May Roundtable on Short Stories

Yo! SASS here. Finger snaps to those who participated in Keys to the Asylum in honor of National Short Story Month. Before we close out May, I present you with another roundtable, this time about Short Stories.

Here are the following participants:

Y. Correa

Synful Desire

Queen of Spades

Adonis Mann

C. Desert Rose

and

Guess who?

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For this roundtable, I did things a bit differently. I presented some questions and did a first come, first serve as it pertains to responses. (Note: One question will be left unanswered.) The questions are as follows:

1. What is your philosophy on short stories? 

2. Where do you get the inspiration for your short stories?

3. Which story was the most difficult for you to write and why? (If you can’t decide on just one, you may pick more than one.)

4. Was there a story you thought deserved a price point (or higher one) but in the end, you decided to offer it for free or less? If so, which was it and what drove you to that decision?

5. What is the biggest misconceptions readers have about short stories?

6. Think about the story you submitted for Concordant Vibrancy: Unity. Did having a set theme help or hinder your creativity, and why?

7. If you haven’t written a novel yet, do you aspire to write one (if so, then why; if not, then why not)? If you are used to writing novels, does writing short stories take you out of your comfort zone (if so, then why; if not, then why not)?

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First to respond is Y. Correa who decided to answer question #2.

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Where do you get the inspiration for your short stories?

My inspiration comes from everything and every one. I might be sitting at the park people watching and see someone pass by and that might spark a story. I might want to indulge in something special to eat and then have an idea for a short story. However, for the most part, inspiration comes from my love for science, history and the inexplicable.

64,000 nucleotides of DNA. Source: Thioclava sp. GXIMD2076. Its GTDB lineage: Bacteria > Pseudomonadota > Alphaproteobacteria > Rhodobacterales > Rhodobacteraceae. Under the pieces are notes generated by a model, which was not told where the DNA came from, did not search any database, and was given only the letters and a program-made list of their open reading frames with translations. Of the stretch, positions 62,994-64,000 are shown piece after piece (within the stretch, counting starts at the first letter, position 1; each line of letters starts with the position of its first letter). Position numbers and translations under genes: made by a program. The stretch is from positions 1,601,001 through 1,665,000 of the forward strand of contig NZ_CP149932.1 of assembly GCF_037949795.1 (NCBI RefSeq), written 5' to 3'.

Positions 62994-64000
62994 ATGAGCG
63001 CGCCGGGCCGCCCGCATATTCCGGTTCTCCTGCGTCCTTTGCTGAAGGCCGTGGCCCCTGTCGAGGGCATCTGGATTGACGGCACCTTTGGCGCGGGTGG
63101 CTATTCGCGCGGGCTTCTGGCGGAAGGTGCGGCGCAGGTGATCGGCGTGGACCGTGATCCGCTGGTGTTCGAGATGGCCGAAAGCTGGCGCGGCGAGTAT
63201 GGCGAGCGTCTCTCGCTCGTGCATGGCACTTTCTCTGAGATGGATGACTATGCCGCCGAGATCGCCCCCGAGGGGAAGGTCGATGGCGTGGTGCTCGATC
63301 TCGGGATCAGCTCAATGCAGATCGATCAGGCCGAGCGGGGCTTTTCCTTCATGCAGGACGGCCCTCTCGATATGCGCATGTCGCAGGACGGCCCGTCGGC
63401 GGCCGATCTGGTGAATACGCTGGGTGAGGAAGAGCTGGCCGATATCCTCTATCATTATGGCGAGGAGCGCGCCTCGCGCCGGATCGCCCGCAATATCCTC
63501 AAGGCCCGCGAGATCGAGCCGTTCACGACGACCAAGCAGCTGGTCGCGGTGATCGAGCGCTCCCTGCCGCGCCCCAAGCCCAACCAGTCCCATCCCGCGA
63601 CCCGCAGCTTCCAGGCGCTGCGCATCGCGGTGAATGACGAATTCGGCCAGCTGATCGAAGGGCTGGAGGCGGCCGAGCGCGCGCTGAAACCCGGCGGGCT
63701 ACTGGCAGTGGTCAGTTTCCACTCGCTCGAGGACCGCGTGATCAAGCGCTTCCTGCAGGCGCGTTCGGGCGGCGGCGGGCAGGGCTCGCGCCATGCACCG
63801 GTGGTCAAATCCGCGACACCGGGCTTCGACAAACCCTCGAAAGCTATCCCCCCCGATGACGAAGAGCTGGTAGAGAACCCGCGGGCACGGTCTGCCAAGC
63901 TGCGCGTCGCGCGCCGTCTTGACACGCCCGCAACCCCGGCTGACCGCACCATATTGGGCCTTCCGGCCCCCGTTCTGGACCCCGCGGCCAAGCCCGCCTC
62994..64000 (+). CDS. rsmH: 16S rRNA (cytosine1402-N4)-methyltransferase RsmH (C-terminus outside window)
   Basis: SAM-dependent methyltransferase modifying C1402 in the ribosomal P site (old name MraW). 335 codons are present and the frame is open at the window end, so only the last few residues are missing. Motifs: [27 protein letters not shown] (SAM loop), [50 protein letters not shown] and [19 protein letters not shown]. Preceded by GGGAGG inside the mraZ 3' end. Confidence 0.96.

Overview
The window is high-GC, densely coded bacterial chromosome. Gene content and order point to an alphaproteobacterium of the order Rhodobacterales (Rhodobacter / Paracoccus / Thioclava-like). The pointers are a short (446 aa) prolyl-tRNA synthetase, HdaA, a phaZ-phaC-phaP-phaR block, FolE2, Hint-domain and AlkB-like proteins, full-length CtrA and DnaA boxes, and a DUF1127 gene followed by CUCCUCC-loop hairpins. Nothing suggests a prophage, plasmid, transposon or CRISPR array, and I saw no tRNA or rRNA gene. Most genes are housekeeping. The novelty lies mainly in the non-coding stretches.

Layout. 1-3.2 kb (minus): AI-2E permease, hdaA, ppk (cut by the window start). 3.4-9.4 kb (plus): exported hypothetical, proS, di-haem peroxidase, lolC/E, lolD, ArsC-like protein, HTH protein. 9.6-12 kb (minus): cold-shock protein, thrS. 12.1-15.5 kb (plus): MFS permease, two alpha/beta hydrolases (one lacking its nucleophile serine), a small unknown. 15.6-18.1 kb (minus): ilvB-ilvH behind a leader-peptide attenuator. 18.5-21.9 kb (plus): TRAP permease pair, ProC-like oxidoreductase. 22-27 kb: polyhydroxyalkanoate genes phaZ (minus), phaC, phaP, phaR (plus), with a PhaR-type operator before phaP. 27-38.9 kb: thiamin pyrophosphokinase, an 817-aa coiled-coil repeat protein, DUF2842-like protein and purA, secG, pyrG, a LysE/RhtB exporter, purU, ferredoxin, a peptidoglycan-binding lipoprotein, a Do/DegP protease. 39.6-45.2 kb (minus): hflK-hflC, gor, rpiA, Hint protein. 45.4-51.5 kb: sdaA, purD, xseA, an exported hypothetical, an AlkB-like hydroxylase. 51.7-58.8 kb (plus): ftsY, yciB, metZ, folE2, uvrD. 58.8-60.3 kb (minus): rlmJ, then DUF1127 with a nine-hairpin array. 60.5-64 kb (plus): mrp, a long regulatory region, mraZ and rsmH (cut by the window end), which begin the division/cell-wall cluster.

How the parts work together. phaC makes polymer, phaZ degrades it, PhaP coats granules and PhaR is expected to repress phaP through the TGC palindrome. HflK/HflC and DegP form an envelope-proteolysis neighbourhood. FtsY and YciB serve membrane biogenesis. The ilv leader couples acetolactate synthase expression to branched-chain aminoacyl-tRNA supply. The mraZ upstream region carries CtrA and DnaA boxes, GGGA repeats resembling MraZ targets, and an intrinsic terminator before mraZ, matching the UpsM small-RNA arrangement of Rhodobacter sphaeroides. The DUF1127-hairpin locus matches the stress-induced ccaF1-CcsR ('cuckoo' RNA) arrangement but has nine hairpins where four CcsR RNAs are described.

Next we have Synful Desire who tried her hand at question #4.

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Was there a story you thought deserved a price point (or higher one) but in the end, you decided to offer it for free or less? If so, which was it and what drove you to that decision?

I actually would have loved a price point to have been placed on Handy as a solo because of how detailed the plot was, and because it was so different than what I was writing. The decision was more up to the publisher than me. Yet, it being included along with my other stories in Delectable Things: Special Edition somewhat makes up for my initial disappointment.

Rather than waiting to go last, I selected question #6.

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Think about the story you submitted for Concordant Vibrancy: Unity. Did having a set theme help or hinder your creativity, and why? 

Man! Man! You would think that having a theme would help, but in this instances, I did struggle a bit. I tend to relish a bit of danger and violence in my works (just a little … okay a lot), so Unity made me think of everyone coming out with “We are the World” or holding hands. It took a minute but I was able to put my own little twist while still remaining true to my form.

Close behind is Queen of Spades. After much thought, she chose question #1.

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What is your philosophy on short stories?